TRA publishes guidelines to detect and fix DNS Changer Malware

Dubai: The Telecommunications Regulatory Authority (TRA) continued its efforts to ensure a safe cyber space for users in the United Arab Emirates (UAE), and monitors cyber threats that might threaten users in the country in an effort to protect and guide them from falling prey to hackers.

The authority has published on the webpage of the UAE Computer Emergency Response Team (aeCERT), a TRA initiative, information on the Malware Domain Name System (DNS) Changer that might resulted in the loss of connection to the internet on the 9th July 2012 for users with infected PCs. The DNS Changer has infected hundreds of thousands of PCs all around the world.

The TRA has informed all of its constituents regarding the incident by issuing an advisory that highlights the works of the malware and the remediation guidelines. According to the feeds the infections in the UAE were relatively small compared to other countries; however, in order to provide the highest levels of security to users, the TRA advises all users to follow the guidelines posted on aeCERT website www.aecert.ae that will enable them to detect, and fix their PCs in case of infection.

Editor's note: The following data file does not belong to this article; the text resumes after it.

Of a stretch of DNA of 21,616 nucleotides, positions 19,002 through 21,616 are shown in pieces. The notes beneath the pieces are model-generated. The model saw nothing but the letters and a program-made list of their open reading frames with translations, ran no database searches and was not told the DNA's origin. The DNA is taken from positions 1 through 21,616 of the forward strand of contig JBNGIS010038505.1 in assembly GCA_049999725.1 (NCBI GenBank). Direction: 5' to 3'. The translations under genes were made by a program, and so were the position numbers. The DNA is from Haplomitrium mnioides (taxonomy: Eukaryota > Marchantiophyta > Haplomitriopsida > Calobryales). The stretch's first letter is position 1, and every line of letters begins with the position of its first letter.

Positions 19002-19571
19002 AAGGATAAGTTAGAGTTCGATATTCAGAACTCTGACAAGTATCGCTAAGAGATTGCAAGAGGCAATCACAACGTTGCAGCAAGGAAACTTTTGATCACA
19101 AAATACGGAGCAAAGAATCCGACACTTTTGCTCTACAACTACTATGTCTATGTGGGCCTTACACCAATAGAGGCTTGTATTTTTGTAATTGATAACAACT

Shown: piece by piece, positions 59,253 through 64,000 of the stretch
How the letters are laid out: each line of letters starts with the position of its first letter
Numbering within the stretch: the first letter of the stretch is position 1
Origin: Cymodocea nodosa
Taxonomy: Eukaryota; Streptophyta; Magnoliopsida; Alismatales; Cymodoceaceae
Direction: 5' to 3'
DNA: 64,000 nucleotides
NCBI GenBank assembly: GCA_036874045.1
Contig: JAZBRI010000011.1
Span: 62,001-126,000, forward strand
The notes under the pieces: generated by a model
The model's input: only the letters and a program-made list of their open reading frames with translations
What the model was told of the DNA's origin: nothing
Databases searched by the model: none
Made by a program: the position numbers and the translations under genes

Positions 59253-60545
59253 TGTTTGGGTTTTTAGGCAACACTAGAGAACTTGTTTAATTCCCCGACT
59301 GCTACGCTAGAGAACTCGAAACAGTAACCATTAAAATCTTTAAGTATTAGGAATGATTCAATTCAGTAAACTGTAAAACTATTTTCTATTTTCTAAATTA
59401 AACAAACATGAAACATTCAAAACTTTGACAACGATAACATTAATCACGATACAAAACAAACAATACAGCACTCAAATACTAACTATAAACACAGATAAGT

The DNS Changer malware functions by achieving full control of the user’s DNS server and then controlling what sites the user connects to on the internet. Through this type of control they also can direct the user to fraudulent or phishing websites that would eventually lead to the ability of hackers to steal important information from the user’s PC. Redirecting the user by hackers is carried out by creating a server called a Rogue DNS giving users fake answers, alters their search, and redirects their search to malicious websites.

The aeCERT noted that in order to detect this malware, it is highly recommended to check the DNS Server settings on the computer, and scan machines with up-to-date antivirus tools in order to find and remove the malware.

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